Well, it doesn't become so much of a Broken Aesop, because Dorothy, in the end, realized it wasn't really so much fame and fortune she was after, it was simply being able to have a life for herself as a singer (much like Kermit wanting to sing and dance and make people happy in The Muppet Movie); at the same time, Aunt Em tells Dorothy that she's realized that even though she may not be with her and Uncle Henry in person, she'll always be with them in their hearts, which is why Aunt Em finally lets loose the reins, since she had been overbearing with her at the beginning of the movie.
Gonzo and Fozzie dressed as the Tin Man and Cowardly Lion, respectively, in the 1981 TV special The Muppets Go to the Movies, when they joined Miss Piggy (dressed as Dorothy) and Scooter (as the Scarecrow) for a medley of songs from The Wizard of Oz.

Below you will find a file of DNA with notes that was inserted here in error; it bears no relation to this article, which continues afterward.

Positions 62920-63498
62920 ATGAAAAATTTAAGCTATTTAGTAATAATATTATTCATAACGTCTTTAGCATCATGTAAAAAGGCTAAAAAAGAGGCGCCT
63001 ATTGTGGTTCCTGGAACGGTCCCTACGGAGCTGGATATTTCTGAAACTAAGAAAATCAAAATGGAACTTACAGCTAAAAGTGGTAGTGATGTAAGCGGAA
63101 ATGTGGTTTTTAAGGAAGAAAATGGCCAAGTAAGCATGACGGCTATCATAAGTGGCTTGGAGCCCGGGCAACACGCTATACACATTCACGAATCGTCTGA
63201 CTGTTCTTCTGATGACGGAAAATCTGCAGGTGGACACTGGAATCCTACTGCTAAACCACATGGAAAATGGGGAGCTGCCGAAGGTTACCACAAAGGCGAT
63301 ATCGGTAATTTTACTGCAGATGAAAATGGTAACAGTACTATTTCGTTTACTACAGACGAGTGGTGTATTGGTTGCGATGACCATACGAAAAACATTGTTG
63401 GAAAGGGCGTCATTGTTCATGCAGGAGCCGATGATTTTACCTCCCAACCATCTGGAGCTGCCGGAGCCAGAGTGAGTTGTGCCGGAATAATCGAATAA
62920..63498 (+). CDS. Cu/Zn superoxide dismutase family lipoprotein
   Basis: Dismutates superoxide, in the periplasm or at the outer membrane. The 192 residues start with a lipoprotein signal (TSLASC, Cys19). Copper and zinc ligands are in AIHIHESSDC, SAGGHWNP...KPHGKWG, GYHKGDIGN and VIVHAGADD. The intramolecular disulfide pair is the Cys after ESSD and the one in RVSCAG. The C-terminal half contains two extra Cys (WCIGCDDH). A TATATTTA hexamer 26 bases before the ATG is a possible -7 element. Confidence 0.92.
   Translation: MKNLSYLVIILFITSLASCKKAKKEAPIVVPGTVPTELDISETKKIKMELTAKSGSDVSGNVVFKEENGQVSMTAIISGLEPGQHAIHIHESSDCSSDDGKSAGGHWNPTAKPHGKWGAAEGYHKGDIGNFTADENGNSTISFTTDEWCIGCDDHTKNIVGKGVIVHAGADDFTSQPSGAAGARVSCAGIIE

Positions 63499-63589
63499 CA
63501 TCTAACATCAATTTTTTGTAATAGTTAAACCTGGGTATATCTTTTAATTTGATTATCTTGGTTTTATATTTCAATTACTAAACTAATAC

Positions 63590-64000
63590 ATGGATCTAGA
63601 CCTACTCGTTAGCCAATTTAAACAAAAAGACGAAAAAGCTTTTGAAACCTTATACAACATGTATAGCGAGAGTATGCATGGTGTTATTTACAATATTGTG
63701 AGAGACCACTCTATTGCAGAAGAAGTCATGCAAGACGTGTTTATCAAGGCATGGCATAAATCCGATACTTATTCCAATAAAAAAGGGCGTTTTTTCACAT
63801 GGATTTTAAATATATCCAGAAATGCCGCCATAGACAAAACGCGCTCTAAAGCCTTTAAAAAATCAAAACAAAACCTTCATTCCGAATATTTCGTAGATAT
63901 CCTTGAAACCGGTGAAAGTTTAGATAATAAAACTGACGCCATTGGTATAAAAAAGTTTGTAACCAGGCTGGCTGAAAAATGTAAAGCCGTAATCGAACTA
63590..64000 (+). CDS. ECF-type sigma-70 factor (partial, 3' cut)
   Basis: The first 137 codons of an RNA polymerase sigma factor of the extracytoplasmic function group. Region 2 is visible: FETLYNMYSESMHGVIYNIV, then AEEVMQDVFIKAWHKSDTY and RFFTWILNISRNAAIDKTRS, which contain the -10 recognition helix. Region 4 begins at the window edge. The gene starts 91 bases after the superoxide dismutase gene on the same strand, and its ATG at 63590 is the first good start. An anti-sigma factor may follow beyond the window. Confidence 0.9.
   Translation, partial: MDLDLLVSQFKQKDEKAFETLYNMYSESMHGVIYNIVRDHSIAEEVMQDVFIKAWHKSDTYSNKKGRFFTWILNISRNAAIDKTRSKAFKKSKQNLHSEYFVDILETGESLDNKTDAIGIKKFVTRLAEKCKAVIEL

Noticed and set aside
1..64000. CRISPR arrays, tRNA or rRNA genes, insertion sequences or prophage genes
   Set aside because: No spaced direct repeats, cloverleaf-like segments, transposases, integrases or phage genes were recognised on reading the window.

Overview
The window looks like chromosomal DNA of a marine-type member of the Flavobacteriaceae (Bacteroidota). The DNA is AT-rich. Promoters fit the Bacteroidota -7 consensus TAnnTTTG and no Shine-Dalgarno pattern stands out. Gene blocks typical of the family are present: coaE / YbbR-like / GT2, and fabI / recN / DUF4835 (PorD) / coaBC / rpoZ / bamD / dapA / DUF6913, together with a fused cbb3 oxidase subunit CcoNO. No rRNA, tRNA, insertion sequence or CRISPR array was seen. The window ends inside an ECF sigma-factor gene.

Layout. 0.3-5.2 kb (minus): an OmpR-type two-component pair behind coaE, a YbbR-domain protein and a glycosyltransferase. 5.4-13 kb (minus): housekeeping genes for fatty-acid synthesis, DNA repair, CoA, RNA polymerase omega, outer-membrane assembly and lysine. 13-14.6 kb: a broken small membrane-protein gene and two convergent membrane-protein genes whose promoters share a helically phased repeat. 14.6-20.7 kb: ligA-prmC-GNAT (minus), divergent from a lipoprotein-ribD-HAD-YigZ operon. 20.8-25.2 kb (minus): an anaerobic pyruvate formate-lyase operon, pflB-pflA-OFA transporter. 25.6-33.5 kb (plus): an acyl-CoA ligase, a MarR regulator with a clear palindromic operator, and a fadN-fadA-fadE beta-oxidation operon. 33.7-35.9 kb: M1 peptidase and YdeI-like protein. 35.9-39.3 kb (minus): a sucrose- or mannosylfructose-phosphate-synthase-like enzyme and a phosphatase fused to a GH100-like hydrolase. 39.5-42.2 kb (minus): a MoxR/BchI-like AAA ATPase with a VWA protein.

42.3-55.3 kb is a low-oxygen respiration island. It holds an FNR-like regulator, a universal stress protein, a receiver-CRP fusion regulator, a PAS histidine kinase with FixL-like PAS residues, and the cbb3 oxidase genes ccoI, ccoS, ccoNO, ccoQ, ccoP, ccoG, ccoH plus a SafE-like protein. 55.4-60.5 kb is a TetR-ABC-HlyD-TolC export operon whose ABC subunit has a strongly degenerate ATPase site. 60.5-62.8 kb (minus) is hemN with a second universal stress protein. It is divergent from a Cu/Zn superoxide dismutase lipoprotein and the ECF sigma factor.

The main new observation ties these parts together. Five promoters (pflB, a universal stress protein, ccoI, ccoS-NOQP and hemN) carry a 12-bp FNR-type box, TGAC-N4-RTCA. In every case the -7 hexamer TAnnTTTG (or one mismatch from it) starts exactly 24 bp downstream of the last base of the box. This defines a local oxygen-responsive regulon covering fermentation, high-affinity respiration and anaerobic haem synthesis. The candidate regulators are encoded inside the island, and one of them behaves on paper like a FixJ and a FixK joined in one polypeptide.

Kermit, Gonzo, and Fozzie previously played the Scarecrow, Tin Man, and Cowardly Lion, respectively, in an episode of Muppet Babies.
Celebrity Paradox: As noted above, Dorothy enters an Image Makeover machine, and steps out as Kelly Osbourne; however, the others feel that Ashanti is a more suitable look for her.
Composite Character: The Munchkins (played by the rats) also take the role of the Field Mice in the book.
Conspicuous CG: Actually invoked, when the gang goes to see the Wizard for the first time.
Darker and Edgier: The movie definitely has traces of this compared not only to other Muppet productions, but to other Oz productions as well. The scene where the Flying Monkeys rip apart the Scarecrow and the Tin Thing is probably one of the most disturbing scenes in any Muppet movie.
Family-Unfriendly Death: The Wicked Witch of the West melts quite graphically. And she's the witch closest to Miss Piggy's normal personality.
Gender Flip: As noted above, the Munchkins are also the Field Mice from the book. Which makes Rizzo's role as Mayor of Munchkinland equivalent to the Queen of the Field Mice.